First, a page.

Skip to main content

Success of 'political' Hinduism: Kashmiris being depicted as antagonists of rest of India

By Anand K Sahay*
There are times in history when facts call attention to themselves; they assert their independence in all its amplitude and are in no need of the crutch of interpretation. Such a moment is visible in Kashmir now. Merely by being on the table, the facts there taunt the regime’s proclamations.
At such a time it ceases to matter that the Supreme Court should be unseeing and should conduct itself in unhurried, complacent, fashion, mindful only of the technical routine, superficialities, and of the urge to be seen on the same page as the government, as though nothing exceptional occurred on August 5 and imagining that nothing came apart in Kashmir on that fateful day.
Thus, it is of little consequence to the top court that around 250 habeas corpus writs, many of them in respect of children, should lie with the Jammu & Kashmir (J&K) High Court, practically unattended. A habeas corpus writ denotes urgency. However, at the current rate, their disposal could easily take a year or more.
By then the world for the people of Kashmir would have altered forever, with Kashmiris becoming indifferent not just to India but to the idea of India, to the foundational values of our republic in which they had placed their trust 70 years ago instead of simply stepping over the line and joining the Islamic Republic next door.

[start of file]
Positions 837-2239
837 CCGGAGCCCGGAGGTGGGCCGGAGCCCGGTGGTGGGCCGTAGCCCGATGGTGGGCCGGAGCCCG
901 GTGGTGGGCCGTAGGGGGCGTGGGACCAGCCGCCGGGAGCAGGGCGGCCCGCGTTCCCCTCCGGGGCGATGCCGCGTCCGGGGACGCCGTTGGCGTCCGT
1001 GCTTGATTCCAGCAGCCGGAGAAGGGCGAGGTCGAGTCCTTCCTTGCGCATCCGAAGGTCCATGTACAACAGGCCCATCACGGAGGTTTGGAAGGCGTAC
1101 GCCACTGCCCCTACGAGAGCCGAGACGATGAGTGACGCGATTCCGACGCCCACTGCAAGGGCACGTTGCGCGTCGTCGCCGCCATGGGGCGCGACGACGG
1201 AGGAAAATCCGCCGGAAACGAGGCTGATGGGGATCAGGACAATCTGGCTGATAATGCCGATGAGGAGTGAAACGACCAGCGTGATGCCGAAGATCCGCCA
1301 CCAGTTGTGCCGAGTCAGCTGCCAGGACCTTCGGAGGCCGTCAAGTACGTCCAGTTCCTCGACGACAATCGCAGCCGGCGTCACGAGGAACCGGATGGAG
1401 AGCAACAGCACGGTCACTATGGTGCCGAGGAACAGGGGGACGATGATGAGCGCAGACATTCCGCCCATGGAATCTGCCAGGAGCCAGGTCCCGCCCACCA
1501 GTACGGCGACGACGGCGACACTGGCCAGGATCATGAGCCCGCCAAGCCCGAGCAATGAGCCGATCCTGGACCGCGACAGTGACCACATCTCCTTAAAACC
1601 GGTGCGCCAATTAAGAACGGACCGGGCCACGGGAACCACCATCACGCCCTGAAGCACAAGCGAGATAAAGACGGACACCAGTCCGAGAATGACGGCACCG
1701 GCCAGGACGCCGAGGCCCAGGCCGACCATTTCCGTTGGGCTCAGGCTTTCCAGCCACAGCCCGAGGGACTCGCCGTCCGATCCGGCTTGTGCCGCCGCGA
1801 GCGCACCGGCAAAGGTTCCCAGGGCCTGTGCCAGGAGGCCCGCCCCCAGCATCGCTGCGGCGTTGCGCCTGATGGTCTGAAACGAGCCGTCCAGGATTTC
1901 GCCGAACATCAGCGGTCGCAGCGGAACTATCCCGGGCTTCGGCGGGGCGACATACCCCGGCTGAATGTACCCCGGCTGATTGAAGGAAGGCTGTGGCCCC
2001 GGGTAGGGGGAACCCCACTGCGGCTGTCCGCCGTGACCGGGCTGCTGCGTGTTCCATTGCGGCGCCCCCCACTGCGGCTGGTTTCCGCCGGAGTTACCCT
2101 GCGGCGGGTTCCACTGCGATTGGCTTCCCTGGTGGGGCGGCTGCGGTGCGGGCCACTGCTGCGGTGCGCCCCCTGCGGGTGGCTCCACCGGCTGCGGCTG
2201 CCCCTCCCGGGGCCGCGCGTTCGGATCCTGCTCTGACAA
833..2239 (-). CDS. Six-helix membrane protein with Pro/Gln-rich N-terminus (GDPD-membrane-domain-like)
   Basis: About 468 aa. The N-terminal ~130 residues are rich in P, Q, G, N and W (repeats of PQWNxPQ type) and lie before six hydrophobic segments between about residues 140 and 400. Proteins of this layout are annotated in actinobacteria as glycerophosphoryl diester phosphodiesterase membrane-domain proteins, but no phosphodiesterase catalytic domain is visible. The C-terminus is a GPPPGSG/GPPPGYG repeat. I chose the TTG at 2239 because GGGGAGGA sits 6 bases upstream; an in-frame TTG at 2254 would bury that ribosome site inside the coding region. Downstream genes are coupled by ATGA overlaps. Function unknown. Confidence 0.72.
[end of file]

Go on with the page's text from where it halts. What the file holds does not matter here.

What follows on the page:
The ugly truth our citizens in Kashmir have been confronted with since the first week of August continues to grow hideously in size. The message they receive, subliminally, is that in their case the very idea of justice is no longer in the landscape of the possible.
This impression is reinforced by the fact that the country’s top court has not just waffled on habeas corpus, it has postponed hearing the constitutional petitions that challenge the Modi government’s jettisoning of the core of Article 370 and creating two Union Territories out of the present J&K state, a decision which takes effect on October 31, to mid-November, in order to be overly-solicitous of the government and give it one more month to frame its reply.